top of page

Morgan is a mixed settler Metis-Cree and Chippewa artist who grew up in Treaty 7 Calgary and spent much of their childhood and university years in Atlantic Canada. They are a researcher, writer, and curator based in Calgary, Alberta and rurally in Prince Edward Island. They hold a BFA from NSCAD university, and have since attended numerous residencies at locations such as the Indigenous Haute Couture residency at the Banff Centre for arts and creativity and the Icelandic Textile Centre open studio residency. Morgan has also undertaken multiple large scale public art commissions, such as a community beadwork project for the Calgary Public Library’s Indigenous Placemaking Initiative, and a curatorial craft research project on the creation of a fish skin tanning industry in Mi'kma'ki.


Morgan creates imaginative, illustrative objects, curatorial projects, and writings that fill their own gaps in their Indigenous knowledge and narrative due to colonization and the foster care system. This knowledge and narratives are not an absolute truth but one possible narrative among many; a way to connect with the past and ancestors through layers of abstraction with no right or wrong answer. What matters is not accurately recreating the lost past, but to capture an inner truth and possible alternative realities through modern interpretations. In a sense, creating culture from a series of “what-ifs”, a place where remembering and mis-remembering are equally valued, with a visceral inner-compass and community consultation to guide the “correct” path forward.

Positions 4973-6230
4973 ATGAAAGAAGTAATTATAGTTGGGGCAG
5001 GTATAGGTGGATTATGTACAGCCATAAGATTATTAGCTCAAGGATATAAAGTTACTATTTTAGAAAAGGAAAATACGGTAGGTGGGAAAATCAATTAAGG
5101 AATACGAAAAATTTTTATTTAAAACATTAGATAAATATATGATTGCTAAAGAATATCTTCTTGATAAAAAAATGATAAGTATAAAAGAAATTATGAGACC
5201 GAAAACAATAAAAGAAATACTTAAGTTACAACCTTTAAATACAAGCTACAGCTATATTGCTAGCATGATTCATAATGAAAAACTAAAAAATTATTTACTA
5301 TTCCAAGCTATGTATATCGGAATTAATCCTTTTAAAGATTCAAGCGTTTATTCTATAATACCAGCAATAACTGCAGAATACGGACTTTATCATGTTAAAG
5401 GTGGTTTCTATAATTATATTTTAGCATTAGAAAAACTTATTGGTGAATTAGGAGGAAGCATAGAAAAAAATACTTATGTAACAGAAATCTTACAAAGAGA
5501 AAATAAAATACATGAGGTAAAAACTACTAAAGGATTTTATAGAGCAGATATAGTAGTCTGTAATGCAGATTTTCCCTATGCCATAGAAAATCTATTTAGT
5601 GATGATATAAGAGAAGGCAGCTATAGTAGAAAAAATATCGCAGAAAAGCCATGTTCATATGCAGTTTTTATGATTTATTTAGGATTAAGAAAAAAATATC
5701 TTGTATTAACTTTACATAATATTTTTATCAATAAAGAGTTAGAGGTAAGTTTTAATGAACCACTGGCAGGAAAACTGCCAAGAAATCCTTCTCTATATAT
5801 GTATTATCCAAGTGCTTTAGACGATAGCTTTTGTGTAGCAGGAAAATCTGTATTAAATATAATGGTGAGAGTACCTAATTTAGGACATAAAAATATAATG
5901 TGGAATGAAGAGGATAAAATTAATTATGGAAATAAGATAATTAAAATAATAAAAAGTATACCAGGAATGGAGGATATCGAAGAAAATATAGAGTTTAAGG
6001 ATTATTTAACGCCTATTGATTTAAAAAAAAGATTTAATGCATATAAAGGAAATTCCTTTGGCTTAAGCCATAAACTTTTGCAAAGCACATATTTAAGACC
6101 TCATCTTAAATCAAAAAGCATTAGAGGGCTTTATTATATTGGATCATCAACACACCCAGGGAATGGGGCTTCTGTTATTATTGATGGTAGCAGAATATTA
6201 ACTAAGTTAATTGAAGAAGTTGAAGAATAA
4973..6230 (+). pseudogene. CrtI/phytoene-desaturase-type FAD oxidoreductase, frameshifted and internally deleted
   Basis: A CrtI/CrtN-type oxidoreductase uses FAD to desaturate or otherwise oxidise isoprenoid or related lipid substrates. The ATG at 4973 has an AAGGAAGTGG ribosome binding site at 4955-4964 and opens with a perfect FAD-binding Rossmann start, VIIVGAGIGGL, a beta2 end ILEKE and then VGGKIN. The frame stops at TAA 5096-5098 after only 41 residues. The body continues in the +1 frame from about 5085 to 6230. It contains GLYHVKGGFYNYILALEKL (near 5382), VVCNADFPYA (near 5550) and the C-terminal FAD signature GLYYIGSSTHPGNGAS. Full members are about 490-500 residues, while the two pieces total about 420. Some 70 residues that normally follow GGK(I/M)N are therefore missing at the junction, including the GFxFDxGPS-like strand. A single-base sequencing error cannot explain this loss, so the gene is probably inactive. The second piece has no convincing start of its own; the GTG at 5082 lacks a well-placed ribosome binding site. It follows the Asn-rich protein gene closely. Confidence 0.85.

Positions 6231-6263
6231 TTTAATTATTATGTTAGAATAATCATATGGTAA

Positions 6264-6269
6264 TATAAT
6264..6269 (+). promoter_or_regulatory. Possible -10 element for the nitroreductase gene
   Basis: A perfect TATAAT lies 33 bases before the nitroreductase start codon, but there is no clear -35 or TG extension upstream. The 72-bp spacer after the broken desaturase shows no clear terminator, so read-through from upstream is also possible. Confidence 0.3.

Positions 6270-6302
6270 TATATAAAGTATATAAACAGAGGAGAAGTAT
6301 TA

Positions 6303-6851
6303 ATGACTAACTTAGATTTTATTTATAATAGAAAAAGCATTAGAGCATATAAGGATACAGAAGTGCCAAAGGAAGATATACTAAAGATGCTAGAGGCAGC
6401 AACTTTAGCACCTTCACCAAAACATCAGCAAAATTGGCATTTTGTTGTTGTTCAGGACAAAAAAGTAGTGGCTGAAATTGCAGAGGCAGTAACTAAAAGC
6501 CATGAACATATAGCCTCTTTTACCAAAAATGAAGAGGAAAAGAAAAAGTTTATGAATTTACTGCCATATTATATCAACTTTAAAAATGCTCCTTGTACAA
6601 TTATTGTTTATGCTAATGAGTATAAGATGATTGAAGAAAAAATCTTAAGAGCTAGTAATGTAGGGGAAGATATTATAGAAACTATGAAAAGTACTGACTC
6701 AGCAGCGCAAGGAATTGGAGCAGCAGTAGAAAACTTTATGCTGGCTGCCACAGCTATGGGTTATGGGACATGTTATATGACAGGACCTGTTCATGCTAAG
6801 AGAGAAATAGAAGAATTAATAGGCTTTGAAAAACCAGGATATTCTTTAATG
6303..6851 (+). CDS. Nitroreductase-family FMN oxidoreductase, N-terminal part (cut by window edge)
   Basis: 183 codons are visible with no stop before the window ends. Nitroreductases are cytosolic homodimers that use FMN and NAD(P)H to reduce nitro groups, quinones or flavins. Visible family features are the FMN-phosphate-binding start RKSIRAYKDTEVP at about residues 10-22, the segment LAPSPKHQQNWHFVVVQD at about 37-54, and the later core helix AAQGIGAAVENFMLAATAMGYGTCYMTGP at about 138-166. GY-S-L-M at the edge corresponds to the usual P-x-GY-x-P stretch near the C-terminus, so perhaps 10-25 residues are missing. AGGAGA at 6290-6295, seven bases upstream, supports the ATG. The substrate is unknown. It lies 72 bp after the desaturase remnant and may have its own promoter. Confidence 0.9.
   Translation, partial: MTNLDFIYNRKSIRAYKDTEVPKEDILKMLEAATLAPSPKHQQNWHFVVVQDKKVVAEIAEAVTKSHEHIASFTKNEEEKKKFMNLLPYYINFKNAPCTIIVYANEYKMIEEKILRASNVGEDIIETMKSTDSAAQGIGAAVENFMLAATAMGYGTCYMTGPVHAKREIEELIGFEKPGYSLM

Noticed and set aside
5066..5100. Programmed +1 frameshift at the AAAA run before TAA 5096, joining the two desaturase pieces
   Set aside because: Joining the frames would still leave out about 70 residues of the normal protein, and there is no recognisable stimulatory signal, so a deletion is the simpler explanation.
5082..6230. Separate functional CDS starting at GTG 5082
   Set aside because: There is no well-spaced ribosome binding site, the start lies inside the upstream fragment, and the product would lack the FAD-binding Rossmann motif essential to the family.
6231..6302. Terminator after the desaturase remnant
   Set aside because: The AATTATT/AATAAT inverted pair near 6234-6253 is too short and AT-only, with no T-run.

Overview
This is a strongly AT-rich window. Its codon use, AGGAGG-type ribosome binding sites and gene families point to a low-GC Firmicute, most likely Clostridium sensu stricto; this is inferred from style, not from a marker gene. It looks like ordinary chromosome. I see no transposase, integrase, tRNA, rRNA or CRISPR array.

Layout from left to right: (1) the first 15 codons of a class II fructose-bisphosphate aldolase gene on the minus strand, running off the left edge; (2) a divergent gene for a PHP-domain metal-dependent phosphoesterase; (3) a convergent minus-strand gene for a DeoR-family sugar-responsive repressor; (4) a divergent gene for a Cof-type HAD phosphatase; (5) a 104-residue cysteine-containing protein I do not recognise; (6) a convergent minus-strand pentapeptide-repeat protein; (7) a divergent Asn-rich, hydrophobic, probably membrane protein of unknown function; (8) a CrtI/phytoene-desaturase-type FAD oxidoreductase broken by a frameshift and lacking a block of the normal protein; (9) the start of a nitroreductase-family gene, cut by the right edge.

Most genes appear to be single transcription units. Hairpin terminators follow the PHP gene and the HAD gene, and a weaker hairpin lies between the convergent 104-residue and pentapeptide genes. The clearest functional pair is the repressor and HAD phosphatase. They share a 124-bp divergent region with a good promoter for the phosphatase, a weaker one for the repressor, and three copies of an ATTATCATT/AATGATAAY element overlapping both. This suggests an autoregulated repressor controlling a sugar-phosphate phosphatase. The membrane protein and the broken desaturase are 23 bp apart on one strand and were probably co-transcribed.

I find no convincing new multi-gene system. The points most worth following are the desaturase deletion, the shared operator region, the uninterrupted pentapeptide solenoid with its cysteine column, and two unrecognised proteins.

Morgan uses productive misunderstandings as a way to fill in cultural gaps due to intergenerational trauma and the foster care system with new - perhaps it's better to create new rather than to allow parts of ourselves and our culture to die. They create objects which have agency and are a part of an Indigenous based worldview and oral history- each object and its associated material qualities are a part of a narrative meant to fill in the lost gaps in Indigenous culture and knowledge due to colonization and genocide.


Through this research, exploration, and consultation process, they aim to connect with knowledge keepers and other Indigenous creatives in an effort to glue together traditional Indigenous craft lineages, traditional Indigenous mentorship, and foster new community connections. They prioritize sharing and creating opportunities for other Indigenous and BIPOC / 2SLGBT creatives, and focus on creating projects which allow other, less experienced creatives to collaborate and build community.

My studio is located in Calgary, Alberta, Canada and rurally in Prince Edward Island, Canada.

Follow my work at:

bottom of page